New Book Explains How Helping Wildlife Helps People
“Animals suffer as much as people, and helping them saves human lives and human suffering.”
Most people who appreciate animals want to see them thrive for their own sake. But in his new book, Helping Animals Means Helping People, Katonah author Harold Hovel, PhD, contends that treating animals well benefits humans too. “Whether the subject is hunting and poaching, degradation of the oceans, climate change or nuclear war, animals suffer as much as people, and helping them saves human lives and human suffering.”
Sport hunting, for example, can have dangerous consequences for people, he says. They include hunting accidents, the proliferation of Lyme disease and co-infections, and deer-car collisions brought about by wildlife agency efforts to increase deer populations. Illegal hunting, meanwhile, kills wildlife rangers and funds terrorism. And when oceans are overfished and polluted, marine life and coral reefs die, affecting people’s livelihoods.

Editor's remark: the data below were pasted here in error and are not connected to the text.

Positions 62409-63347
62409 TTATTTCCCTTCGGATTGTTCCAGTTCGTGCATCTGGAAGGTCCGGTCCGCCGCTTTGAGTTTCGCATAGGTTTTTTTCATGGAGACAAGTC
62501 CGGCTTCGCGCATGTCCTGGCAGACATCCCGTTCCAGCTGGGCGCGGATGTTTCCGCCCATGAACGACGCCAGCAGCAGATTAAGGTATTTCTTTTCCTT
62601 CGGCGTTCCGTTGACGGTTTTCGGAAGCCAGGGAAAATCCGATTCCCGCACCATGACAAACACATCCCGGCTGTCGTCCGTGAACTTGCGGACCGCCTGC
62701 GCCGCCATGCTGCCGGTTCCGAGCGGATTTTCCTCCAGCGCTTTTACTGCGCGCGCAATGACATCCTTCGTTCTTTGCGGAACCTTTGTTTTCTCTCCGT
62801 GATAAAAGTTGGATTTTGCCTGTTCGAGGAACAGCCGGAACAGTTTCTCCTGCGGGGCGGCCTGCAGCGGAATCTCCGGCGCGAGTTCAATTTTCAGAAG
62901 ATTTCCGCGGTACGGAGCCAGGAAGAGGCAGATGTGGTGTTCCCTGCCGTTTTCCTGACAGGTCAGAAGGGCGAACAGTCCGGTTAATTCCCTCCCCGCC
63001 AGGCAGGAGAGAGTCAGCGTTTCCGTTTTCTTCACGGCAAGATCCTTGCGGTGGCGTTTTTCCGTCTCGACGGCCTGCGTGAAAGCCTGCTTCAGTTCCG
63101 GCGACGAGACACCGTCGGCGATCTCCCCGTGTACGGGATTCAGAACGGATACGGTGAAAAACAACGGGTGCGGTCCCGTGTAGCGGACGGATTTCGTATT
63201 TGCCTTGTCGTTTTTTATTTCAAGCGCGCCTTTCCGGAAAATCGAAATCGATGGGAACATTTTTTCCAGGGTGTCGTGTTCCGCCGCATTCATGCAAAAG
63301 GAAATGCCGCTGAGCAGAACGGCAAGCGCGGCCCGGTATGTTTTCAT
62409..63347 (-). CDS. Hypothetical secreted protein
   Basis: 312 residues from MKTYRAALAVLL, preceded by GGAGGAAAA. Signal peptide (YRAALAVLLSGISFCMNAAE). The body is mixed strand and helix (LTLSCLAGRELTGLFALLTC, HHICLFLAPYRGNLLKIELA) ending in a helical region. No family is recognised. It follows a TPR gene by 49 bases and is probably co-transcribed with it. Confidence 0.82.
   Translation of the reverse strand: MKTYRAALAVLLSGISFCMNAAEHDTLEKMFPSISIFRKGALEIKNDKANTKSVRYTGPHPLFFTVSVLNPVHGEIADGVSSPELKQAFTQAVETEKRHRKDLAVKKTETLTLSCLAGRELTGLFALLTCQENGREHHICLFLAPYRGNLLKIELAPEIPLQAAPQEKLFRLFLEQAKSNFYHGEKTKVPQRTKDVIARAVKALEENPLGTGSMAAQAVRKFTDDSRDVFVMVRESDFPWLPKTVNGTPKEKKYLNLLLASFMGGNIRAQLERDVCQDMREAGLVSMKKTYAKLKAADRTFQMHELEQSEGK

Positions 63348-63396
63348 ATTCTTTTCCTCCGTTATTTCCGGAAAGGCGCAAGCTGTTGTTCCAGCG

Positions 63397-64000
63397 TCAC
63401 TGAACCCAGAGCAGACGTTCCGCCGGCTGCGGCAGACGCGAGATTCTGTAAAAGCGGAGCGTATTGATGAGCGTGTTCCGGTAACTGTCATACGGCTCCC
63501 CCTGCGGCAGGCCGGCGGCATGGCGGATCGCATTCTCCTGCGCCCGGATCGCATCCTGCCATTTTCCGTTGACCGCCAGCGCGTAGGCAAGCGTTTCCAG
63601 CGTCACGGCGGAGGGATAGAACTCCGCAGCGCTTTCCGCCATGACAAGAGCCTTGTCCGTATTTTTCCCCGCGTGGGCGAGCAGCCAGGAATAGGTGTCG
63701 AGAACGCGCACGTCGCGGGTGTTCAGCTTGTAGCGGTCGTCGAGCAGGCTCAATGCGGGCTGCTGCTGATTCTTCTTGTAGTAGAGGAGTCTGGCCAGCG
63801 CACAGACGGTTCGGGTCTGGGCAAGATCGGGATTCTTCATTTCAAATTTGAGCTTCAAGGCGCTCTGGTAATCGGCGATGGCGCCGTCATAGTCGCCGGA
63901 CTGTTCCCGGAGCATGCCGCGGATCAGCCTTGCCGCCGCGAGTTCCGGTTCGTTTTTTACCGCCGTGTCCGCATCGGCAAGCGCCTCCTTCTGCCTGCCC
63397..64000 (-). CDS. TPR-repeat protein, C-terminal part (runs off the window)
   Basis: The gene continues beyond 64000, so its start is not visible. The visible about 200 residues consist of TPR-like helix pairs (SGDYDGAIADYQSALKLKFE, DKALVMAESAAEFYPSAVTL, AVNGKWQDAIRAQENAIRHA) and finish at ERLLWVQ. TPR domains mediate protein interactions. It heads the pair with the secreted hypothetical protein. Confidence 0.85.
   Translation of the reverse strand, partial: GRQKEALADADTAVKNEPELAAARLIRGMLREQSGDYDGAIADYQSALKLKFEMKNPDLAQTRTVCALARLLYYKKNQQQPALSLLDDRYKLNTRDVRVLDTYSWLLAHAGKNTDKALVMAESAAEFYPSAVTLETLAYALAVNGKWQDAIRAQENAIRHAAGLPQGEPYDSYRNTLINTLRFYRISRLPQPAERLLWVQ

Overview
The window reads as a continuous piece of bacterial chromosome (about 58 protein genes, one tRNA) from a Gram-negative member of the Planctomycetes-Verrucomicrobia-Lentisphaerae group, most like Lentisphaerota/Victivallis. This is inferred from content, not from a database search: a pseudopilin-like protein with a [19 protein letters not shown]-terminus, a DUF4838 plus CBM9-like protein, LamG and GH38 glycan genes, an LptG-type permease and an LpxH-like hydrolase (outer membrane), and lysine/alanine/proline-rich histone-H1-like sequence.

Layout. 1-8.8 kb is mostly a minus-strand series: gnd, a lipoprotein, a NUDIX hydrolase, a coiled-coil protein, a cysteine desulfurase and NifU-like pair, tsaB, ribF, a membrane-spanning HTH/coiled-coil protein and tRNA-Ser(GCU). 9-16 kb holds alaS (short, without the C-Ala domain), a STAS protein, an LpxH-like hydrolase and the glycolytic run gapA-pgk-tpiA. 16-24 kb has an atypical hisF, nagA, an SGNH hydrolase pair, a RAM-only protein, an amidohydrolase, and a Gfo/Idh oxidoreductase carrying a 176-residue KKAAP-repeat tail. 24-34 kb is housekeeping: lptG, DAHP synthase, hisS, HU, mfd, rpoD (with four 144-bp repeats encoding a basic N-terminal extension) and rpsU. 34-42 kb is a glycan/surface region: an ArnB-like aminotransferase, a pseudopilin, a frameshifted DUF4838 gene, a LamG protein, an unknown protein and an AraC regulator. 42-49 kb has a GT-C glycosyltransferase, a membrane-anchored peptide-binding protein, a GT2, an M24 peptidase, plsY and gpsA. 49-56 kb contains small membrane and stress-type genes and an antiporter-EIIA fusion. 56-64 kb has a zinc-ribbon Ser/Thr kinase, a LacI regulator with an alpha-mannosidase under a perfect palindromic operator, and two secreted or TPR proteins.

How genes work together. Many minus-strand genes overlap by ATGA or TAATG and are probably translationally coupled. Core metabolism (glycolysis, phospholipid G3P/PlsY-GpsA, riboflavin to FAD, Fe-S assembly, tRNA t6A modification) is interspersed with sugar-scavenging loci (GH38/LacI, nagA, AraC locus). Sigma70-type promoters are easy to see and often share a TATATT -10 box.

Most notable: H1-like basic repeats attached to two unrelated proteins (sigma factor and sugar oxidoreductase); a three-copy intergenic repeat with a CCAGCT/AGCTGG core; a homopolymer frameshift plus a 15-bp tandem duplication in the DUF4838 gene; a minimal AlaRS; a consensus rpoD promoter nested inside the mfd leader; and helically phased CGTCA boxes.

Then there’s climate change, which Hovel calls “the biggest danger that threatens both mankind and nonhuman life outside of nuclear war,” resulting in more violent storms, hurricanes, wildfires and heat waves; rising sea levels; and the increased virulence of disease pathogens and their carriers.
“When we help animal life by lessening or preventing these many problems, we wind up helping human beings as much as or more than the animals we save,” Hovel says. His book explores all these issues and suggests ways to mitigate the harmful effects on the earth.
Helping Animals Means Helping People is available in paperback ($14.95) or digital ($7.95) format from Amazon, Barnes & Noble, iTunes or OutskirtsPress.com. Hovel can be reached at email@example.com or 914.301.5074.